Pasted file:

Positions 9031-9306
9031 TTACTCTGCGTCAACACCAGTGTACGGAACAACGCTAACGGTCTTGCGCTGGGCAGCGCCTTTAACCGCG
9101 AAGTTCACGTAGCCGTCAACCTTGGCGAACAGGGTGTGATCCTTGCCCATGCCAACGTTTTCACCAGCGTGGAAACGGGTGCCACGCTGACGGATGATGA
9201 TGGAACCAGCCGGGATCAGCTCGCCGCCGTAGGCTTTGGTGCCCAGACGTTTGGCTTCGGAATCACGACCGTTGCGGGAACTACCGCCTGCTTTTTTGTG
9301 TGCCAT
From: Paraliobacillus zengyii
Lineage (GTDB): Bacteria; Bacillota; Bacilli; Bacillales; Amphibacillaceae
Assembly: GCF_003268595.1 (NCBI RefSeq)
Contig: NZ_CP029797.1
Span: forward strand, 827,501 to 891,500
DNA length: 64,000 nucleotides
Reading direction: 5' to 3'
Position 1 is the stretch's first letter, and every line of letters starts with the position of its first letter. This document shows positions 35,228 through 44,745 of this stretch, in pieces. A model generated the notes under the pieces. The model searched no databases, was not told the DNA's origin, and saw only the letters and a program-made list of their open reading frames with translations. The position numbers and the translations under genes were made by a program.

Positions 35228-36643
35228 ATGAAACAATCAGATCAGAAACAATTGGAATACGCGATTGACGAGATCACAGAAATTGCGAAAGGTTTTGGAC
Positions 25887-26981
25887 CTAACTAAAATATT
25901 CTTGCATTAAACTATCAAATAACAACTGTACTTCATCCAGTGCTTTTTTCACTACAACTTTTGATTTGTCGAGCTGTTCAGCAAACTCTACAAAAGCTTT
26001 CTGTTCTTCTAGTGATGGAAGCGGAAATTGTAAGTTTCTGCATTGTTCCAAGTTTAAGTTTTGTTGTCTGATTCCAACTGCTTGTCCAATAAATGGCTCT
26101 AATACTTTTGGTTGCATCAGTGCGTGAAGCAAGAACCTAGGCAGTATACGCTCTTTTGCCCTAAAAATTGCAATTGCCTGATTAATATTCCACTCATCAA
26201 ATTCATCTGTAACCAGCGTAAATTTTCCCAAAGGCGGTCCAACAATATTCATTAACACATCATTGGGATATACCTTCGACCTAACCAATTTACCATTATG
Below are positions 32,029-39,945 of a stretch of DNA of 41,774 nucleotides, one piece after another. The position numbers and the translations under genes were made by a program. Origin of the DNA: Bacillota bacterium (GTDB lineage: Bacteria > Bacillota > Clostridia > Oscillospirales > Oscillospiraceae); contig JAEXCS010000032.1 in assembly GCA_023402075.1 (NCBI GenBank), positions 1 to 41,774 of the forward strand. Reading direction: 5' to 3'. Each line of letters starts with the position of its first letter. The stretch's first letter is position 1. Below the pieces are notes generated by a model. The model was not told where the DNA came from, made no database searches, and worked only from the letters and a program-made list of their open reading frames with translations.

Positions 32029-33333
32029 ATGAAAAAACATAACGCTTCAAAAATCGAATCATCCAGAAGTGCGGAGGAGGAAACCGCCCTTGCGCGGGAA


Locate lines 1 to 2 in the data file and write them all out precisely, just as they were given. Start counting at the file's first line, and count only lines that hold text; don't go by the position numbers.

Positions 9031-9306
9031 TTACTCTGCGTCAACACCAGTGTACGGAACAACGCTAACGGTCTTGCGCTGGGCAGCGCCTTTAACCGCG